A team of Indian researchers has developed a new teeth authentication app for mobile devices. The DeepTeeth Android app operates like a more standard facial recognition system, but focuses on the user’s mouth rather than the entire face.
DeepTeeth is the work of researchers at the Birla Institute of Technology and Science Pilani at Rajasthan. They trained their algorithm with the help of 51 volunteers, who were asked to take pictures of their teeth at different angles and in different lighting conditions to build an image database. Those images were then used to build a baseline ID for each individual, allowing future images to be matched to their proper owner with a 100 percent accuracy rate.
According to the researchers, DeepTeeth is extremely efficient, and can perform matches with images that are only 75 square pixels. The matches themselves are performed locally, which minimizes the computational footprint of the program.
In that regard, DeepTeeth stands apart from other dental identification systems. Though the concept may seem strange, there is a well-established precedent for using teeth in forensic science. Dental records are often used to identify someone post-mortem, with the researchers noting that teeth are one of the last things to decompose after someone has died.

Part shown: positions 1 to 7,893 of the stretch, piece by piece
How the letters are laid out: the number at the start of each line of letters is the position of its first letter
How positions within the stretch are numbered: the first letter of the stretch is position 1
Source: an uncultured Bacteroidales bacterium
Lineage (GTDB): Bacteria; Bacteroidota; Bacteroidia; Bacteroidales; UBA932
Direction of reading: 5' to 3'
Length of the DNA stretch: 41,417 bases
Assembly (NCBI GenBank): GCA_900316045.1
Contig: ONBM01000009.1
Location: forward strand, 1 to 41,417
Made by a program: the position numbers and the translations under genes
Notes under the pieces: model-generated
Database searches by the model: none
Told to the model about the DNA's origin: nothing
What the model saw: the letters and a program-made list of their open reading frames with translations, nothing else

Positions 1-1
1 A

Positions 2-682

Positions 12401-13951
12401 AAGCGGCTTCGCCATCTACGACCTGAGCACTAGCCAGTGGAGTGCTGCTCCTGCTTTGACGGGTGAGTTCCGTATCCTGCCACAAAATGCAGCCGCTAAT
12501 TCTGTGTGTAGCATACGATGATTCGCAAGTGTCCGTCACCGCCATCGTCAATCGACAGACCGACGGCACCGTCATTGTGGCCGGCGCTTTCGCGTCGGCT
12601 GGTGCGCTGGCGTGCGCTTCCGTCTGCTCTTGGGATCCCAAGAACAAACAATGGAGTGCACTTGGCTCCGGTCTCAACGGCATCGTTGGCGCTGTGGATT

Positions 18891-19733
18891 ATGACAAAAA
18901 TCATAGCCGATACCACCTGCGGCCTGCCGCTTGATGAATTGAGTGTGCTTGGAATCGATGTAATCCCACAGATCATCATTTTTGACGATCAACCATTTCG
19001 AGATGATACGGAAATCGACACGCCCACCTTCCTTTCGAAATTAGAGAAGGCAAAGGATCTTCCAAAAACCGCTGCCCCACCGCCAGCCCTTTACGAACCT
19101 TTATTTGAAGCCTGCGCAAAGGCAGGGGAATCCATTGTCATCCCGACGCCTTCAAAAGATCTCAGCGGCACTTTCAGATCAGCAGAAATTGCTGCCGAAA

The problem is that those systems are often data-intensive and difficult to train, and may also require expensive scanning equipment like x-ray machines. That makes them prohibitively expensive to deploy as a consumer identification solution.
DeepTeeth purports to solve that problem, delivering a solution that is small enough to run in casual authentication scenarios on standard mobile devices. The tool could presumably be used like any other biometric identifier, giving people a secure way to unlock their device or log into other applications. On that front, the researchers claimed that their solution is not as vulnerable to the kinds of spoof attacks that have plagued facial recognition systems.
While the researchers have published their initial report, it is not yet clear if or when the technology will make its way into a commercial product. Alibaba has developed a Smile to Pay biometric payment system, but Smile to Pay is a cute name for a standard facial recognition system rather than a dedicated tooth identification offering.
(Originally posted on FindBiometrics)